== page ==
One of the big secrets of the film and TV industries is now out in the open. It doesn’t cost a fortune to use visual and audio created by experienced professionals in order to make your own unique content.

Royalty free music, also called library or production music, allows you to buy professional standard music for a small one-off fee. It can be used indefinitely in your own work without incurring any further costs. You can usually find music to fit any kind of video or content. Once you’ve put your content together, you’re ready to drive traffic and serve up ads.

Many talented individuals in the realm of both the film and music industries now make a good living by creating this type of content, which helps others bring their own projects to realization.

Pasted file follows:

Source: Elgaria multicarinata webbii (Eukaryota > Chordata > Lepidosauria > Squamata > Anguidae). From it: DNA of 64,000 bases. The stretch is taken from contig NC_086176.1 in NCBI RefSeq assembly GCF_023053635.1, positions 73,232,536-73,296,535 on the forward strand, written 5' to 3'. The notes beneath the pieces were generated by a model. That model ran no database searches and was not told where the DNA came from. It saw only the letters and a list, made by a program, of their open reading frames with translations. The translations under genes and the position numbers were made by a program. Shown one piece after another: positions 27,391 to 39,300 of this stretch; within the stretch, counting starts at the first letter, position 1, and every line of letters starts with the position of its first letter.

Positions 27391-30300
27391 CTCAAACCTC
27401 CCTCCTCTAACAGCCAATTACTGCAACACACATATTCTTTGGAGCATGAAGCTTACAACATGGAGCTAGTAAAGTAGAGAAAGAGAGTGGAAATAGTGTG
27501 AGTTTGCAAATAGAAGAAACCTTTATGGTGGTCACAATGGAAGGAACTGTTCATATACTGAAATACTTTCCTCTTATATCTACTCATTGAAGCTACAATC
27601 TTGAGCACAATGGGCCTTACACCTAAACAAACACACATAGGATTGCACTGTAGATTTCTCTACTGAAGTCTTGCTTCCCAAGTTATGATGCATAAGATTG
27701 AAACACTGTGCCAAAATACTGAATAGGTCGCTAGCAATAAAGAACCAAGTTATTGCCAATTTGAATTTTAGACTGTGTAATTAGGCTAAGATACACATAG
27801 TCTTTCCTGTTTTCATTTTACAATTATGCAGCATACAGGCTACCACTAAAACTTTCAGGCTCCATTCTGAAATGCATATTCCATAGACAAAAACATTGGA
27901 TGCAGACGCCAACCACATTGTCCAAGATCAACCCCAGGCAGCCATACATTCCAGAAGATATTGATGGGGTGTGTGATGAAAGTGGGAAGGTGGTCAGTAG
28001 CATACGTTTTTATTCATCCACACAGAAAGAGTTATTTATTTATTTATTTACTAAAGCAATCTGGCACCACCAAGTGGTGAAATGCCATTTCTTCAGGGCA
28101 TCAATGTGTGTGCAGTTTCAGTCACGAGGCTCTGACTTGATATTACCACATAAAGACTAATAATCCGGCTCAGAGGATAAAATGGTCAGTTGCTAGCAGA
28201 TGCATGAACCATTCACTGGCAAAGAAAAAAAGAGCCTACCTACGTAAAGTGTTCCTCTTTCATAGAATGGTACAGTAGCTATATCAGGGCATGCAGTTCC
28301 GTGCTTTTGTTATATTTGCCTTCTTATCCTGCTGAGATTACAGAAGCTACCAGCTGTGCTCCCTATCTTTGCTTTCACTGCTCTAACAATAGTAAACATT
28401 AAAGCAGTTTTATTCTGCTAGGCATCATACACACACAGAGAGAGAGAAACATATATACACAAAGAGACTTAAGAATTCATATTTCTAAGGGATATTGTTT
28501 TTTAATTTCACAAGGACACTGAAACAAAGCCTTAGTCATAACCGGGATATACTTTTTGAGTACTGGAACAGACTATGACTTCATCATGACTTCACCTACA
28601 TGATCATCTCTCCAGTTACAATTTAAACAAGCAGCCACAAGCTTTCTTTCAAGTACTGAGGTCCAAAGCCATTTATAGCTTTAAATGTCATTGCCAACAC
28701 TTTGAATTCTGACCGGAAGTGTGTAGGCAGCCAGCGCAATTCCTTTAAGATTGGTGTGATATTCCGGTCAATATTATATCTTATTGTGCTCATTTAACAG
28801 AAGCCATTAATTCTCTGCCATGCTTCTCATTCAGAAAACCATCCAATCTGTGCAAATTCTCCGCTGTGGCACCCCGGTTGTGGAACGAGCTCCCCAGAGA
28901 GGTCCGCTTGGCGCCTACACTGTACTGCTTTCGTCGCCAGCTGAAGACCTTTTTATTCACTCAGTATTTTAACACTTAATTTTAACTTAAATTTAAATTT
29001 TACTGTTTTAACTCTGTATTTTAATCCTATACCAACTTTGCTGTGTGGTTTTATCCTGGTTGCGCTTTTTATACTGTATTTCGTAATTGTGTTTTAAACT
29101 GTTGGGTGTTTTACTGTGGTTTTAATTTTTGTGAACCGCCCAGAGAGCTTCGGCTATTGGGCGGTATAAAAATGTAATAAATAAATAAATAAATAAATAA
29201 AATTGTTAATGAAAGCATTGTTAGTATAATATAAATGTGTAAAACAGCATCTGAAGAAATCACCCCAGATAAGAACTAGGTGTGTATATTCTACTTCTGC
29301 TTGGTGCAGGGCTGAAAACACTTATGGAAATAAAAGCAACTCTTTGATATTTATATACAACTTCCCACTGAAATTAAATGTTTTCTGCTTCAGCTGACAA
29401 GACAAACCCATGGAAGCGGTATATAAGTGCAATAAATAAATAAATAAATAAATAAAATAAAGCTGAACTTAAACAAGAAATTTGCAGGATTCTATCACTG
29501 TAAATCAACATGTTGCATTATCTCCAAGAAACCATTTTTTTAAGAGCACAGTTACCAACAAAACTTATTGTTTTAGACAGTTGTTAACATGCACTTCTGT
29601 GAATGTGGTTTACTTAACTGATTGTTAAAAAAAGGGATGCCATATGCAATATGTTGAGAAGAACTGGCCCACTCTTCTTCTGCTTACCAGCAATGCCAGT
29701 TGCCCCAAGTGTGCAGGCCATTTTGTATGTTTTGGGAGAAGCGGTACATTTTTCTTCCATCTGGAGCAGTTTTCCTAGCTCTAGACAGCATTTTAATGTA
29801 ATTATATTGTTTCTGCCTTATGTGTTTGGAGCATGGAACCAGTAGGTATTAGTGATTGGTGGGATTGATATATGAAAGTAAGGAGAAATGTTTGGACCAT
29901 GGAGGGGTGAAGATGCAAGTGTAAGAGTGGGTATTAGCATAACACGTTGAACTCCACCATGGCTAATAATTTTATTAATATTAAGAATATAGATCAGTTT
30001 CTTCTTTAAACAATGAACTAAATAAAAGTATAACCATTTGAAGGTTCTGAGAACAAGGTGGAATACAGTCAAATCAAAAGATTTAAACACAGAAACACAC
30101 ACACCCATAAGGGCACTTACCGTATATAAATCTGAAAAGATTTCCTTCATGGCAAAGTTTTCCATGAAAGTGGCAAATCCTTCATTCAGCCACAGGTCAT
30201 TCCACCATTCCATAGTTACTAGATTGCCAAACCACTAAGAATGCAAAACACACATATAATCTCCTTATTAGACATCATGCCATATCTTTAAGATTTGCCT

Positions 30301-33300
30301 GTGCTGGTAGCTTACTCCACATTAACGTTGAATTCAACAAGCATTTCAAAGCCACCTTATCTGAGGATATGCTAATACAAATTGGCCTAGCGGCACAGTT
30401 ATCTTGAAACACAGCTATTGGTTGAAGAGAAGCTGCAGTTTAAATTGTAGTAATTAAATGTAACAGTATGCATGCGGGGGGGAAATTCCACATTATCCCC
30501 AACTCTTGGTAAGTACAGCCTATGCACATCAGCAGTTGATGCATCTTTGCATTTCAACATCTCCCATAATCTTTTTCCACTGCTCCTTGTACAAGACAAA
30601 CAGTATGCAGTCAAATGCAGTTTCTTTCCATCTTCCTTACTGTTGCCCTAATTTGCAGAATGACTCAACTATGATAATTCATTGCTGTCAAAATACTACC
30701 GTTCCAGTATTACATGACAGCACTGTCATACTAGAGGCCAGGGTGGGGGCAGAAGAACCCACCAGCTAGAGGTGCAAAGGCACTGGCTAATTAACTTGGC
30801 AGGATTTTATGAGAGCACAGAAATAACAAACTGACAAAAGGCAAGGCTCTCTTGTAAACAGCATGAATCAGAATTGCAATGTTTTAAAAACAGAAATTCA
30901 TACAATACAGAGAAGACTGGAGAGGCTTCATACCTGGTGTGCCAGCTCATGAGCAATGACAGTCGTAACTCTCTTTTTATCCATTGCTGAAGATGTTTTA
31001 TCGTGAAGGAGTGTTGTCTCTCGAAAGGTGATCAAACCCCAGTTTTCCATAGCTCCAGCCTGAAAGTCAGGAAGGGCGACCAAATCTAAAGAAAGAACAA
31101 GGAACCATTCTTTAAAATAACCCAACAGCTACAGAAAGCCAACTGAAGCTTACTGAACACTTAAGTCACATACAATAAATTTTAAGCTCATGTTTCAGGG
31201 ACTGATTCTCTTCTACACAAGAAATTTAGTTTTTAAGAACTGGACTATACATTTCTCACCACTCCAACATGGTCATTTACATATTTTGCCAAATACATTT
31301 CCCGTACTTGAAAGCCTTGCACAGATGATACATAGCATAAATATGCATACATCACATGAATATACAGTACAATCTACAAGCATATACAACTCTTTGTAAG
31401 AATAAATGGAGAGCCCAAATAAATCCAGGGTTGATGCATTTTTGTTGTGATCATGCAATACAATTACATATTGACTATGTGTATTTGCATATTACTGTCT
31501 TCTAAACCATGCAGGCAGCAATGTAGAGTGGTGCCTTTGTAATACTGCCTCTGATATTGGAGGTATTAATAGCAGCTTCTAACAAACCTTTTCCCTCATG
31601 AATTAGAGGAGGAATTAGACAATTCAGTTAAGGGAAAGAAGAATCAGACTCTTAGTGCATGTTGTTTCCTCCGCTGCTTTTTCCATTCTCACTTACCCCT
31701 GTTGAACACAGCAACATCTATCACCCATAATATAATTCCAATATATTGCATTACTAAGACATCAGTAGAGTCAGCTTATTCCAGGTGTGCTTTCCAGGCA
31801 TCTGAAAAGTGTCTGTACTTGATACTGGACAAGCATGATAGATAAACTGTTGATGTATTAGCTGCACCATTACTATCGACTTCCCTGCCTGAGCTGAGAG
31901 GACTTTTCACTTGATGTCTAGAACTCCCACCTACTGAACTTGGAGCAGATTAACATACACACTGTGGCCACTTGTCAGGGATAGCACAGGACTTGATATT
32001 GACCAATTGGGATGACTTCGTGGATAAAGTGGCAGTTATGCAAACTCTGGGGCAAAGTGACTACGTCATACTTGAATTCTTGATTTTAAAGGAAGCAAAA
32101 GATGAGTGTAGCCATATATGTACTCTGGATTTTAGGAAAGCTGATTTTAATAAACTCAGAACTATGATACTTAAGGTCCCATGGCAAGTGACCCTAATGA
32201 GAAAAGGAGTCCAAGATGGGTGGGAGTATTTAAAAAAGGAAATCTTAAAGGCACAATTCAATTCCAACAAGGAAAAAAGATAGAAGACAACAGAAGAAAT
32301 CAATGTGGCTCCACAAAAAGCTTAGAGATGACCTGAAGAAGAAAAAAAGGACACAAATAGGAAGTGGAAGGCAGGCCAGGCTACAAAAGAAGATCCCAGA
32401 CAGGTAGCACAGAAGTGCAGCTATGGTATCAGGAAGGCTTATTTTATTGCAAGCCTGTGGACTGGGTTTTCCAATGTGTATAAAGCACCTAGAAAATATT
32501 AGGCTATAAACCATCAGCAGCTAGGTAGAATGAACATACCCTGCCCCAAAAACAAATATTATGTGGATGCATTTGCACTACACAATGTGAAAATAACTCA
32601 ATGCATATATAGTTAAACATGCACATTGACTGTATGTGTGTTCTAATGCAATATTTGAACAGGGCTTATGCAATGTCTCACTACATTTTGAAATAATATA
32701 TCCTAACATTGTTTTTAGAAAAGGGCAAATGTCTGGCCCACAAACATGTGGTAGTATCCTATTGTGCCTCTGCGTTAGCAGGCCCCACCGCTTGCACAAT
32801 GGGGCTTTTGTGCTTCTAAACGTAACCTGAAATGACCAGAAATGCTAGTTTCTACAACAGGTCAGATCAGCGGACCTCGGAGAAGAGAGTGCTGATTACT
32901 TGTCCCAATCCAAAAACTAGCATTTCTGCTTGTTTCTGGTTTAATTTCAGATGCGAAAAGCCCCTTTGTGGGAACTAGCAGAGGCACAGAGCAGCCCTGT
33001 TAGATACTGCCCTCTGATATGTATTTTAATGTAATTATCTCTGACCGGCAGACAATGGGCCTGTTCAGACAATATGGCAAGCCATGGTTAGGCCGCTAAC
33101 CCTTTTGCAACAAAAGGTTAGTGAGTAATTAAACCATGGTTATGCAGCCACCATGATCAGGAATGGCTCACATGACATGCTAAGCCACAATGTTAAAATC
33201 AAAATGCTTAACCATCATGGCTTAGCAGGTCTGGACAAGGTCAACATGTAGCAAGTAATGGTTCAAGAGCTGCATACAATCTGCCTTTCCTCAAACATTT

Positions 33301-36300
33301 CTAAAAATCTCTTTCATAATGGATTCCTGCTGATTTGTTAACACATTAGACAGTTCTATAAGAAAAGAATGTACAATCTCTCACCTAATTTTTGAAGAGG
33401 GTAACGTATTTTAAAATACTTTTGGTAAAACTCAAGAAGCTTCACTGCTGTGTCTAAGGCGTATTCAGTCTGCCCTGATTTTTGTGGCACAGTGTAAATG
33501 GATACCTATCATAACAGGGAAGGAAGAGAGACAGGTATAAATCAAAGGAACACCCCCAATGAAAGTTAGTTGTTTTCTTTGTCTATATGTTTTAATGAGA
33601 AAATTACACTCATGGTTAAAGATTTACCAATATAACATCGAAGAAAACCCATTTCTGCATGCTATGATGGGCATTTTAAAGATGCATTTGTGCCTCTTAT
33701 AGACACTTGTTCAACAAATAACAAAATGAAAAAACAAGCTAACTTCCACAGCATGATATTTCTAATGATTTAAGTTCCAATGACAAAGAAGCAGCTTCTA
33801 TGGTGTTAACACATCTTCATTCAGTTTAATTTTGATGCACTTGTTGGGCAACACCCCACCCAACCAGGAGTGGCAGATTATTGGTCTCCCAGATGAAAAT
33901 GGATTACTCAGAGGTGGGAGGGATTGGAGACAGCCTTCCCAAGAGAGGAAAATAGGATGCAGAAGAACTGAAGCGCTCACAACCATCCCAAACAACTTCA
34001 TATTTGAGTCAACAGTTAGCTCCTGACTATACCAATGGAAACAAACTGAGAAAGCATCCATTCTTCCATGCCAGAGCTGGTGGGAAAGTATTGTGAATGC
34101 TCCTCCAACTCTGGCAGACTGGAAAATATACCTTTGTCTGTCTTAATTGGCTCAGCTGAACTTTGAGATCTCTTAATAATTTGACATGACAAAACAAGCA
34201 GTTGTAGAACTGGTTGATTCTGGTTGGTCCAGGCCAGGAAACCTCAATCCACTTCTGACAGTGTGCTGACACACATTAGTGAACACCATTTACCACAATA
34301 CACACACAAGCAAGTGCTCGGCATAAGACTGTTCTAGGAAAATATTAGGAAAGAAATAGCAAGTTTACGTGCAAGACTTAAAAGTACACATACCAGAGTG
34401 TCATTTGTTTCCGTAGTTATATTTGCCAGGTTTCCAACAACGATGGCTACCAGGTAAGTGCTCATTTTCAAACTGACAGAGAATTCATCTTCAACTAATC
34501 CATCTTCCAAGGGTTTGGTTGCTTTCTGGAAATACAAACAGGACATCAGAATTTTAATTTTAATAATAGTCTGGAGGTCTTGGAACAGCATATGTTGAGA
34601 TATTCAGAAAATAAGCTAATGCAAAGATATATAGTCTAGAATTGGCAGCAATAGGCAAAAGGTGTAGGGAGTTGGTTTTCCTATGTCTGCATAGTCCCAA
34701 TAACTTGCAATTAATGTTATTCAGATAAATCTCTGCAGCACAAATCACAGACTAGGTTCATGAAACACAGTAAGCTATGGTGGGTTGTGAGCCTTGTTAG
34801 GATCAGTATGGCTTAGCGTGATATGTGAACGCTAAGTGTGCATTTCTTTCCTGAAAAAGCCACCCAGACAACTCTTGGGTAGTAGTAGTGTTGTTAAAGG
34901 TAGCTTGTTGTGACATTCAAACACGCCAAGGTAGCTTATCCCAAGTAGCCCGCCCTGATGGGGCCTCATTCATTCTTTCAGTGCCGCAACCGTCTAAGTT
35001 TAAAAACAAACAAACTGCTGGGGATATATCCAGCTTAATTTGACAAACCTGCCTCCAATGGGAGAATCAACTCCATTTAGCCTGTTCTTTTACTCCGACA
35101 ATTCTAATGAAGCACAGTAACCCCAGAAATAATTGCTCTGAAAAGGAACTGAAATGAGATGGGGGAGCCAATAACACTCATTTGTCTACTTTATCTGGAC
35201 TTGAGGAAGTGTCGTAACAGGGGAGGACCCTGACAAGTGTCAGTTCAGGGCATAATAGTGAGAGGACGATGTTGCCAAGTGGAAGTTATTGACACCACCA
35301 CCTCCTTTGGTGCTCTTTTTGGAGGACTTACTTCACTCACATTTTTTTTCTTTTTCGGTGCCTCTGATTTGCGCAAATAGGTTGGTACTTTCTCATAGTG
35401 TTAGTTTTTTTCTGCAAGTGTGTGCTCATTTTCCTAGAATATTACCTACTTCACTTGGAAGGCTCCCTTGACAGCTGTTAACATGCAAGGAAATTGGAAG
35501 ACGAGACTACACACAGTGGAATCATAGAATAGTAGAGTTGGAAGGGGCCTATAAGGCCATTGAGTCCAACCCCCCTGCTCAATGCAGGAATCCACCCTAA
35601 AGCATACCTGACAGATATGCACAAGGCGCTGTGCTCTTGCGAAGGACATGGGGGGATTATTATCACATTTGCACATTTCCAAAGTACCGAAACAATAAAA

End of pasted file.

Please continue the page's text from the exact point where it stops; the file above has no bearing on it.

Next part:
So, by taking advantage of this type of service, you can achieve your own goals of making money from ads that are carried alongside the work online.

by David McCarthy

Royalty Free Music for Hibachi Food Truck Promo

Creating promotional trailers for restaurants and small businesses requires high quality content at affordable rates. Kissi Media produced this great promo for the NYC Hibachi food truck Hibachi Heaven using royalty free music from Productiontrax, allowing them to stay on budget without sacrificing quality.

Hibachi Joe, New York City from Kissi Media on Vimeo.

To capture the energy of grilling and chopping, Kissi Media used the stock music track Metal Drum and Bass 170BPM DM by Mykola Odnorog. Their selection of production music for the video helps to introduce Chef Joe and his food truck to the masses in NYC.

From the video description: